Citizens of the small East African country of Burundi are at the polls today to select a president, though the outcome is virtually guaranteed.
Two-term incumbent President Pierre Nkurunziza is expected to glide to a third term, particularly since the opposition has announced it will be boycotting the vote.
At issue for the opposition is Nkurunziza’s decision to run for a third term, despite article 96 of the country’s constitution that allows a president to be elected for two terms only. Furthermore, the Arusha Peace and Reconciliation Agreement for Burundi, which brought an end in 2005 to a brutal civil war that ripped the country apart, forbids in Article 7.3 a president from serving for more than two terms.
Nkurunziza is bound by Burundi’s constitution to be the “guarantor of the national independence, of the integrity of the territory and of the respect for the international treaties and agreements.” He also in March promised U.N. Secretary General Ban Ki-Moon he would respect the Arusha Agreement and constitution, though he has since ignored his obligations to the former.
Whether Nkurunziza is violating the constitution is a murkier issue. He claims another five years as president should be considered only a second term, as he was elected to his first term by the parliament, and not by “universal direct suffrage” as stipulated in the constitution.
Burundi’s constitutional court agreed with Nkrunziza’s interpretation in a ruling in early May. The court’s vice president, however, fled the country shortly before the ruling was announced and claimed that the court had been intimidated into finding in Nkurunziza’s favor.
Whatever the truth of the constitutional matter, President Nkurunziza should not have run again. His decision has touched off a wave of demonstrations that has led to the deaths of 70 people, mostly protesters, thus far. Another 500 have been injured, and more than 140,000 have fled to neighboring countries. One of the leaders of a May 13 failed coup, General Godefroid Niyombare, now claims to be raising a rebel army to unseat Nkurunziza. The country is edging toward war.
The violence has primarily been political in nature, but it runs the risk of reopening old ethnic wounds in a country with a tragic history. Since independence from colonial Belgium in 1962, tension between the majority Hutu and minority Tutsi has routinely flared into bloodletting, including two genocides. Precise numbers are elusive, but in all approximately 600,000 Burundians have died in internal violence since independence.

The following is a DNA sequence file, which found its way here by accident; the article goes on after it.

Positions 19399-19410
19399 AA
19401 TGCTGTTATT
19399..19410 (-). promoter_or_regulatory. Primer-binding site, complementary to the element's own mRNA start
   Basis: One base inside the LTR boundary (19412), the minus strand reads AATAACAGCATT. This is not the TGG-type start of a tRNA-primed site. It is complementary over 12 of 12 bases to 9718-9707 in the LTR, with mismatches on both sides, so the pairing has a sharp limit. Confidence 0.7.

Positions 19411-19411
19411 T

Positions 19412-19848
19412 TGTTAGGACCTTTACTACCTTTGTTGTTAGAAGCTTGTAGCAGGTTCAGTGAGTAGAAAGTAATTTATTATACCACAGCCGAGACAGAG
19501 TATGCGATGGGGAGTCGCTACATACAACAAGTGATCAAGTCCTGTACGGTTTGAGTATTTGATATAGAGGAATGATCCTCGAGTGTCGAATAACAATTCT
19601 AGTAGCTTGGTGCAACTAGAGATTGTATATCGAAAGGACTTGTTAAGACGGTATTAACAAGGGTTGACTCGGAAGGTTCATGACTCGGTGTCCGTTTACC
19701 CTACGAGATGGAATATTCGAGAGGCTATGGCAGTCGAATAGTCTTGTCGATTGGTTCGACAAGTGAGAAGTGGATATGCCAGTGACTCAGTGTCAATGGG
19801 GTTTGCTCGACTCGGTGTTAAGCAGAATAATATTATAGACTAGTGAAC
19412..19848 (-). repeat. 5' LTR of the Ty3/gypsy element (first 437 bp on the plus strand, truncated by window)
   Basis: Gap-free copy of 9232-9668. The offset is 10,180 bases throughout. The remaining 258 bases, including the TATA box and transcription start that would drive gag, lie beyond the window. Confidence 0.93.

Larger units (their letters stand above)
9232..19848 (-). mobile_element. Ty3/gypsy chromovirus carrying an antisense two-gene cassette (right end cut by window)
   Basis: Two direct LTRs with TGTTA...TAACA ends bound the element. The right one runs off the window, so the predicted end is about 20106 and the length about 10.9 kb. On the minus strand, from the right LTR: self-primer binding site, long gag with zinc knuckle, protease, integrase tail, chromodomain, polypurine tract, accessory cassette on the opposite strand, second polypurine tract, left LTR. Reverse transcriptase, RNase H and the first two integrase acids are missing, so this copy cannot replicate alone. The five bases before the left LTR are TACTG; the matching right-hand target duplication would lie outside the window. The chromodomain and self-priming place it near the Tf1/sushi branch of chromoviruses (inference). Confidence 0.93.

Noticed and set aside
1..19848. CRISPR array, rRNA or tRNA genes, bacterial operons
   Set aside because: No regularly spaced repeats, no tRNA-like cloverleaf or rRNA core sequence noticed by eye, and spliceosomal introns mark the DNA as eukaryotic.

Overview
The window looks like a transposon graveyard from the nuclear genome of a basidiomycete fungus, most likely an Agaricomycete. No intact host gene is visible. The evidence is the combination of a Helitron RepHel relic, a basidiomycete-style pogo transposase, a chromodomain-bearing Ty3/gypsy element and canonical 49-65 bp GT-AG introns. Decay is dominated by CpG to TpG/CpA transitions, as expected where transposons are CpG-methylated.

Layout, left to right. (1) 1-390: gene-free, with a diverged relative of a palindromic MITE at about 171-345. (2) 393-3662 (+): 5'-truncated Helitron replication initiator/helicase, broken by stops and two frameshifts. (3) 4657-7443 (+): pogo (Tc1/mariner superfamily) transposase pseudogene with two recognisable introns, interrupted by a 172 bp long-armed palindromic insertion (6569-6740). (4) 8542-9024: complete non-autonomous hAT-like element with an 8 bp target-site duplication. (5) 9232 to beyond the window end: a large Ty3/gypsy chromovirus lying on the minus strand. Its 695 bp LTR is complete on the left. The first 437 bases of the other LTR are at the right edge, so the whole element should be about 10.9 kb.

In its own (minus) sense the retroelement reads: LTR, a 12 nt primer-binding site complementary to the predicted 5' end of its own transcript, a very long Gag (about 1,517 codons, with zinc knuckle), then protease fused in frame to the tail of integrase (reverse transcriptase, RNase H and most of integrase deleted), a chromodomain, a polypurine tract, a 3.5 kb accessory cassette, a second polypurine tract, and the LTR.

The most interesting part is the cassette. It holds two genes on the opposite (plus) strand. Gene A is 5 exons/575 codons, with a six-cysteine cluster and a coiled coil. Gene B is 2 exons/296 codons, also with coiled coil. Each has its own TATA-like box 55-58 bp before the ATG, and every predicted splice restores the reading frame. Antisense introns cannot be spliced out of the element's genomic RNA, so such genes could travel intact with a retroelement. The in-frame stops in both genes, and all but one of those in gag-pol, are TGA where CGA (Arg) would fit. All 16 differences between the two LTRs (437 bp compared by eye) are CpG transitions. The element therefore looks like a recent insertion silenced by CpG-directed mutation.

There is another danger as well. Hutu and Tutsi can be found in several neighboring countries such as Rwanda and the Democratic Republic of Congo. In 1994, Rwanda suffered one of history’s worst genocides when Hutu militias killed approximately 800,000 people, mostly Tutsi. An ethnic conflagration in Burundi risks raising tensions among those communities.
It is clear too that truly free and fair elections cannot be held under current conditions.
Burundian authorities shuttered several opposition radio stations in April that have not been allowed to reopen, leaving only the state-run radio station on air. Security services have arrested opposition human rights activists and killed protesters in the streets. The ruling party’s youth wing, the Imbonerakure (“those who see far”), is armed and active throughout the country, and many refugees claim they have fled the country in fear of it. The environment of fear and intimidation permeating parts of Burundi will not allow many to cast their vote freely.
The United States is concerned by the instability but has already expended most of its leverage with little effect. In May, it threatened travel bans and sanctions against anyone involved in promoting violence, and a short time later, it halted peacekeeping training for Burundi’s armed forces. The U.S., along with a number of other countries, has withdrawn its election monitoring teams, and the State Department has condemned Nkurunziza’s actions in a series of statements.
Yet Nkurunziza is determined to claim a third term—which he will do easily—so U.S. policymakers need now to focus on crafting contingency plans.
The first priority must be quickly ending any further violence, particularly before it has a chance to spread. The U.S. should encourage and support the efforts of the East African Community, a regional bloc of which Burundi is a part, as well as those of the African Union, a pan-African community, to respond quickly to a violent outbreak.
Longer-term, the U.S. will have to find ways of expressing its disapproval for Nkurunziza’s actions. Rulers across the continent are maneuvering to extend their terms at the expense of institutions and constitutions, and they are watching closely to see how the U.S. reacts to Nkurunziza.
Burundi is a poor country whose people need continued help. It also provides a significant contingent of troops to the coalition battling the Somali terrorist organization al-Shabaab, a group the U.S. badly wants defeated.
Policymakers should be working even now to craft a strategy for Burundi that balances these competing interests. Failure will mean greater instability in a fragile region, suffering for the Burundian people, and a defeat for the cause of democracy on the continent.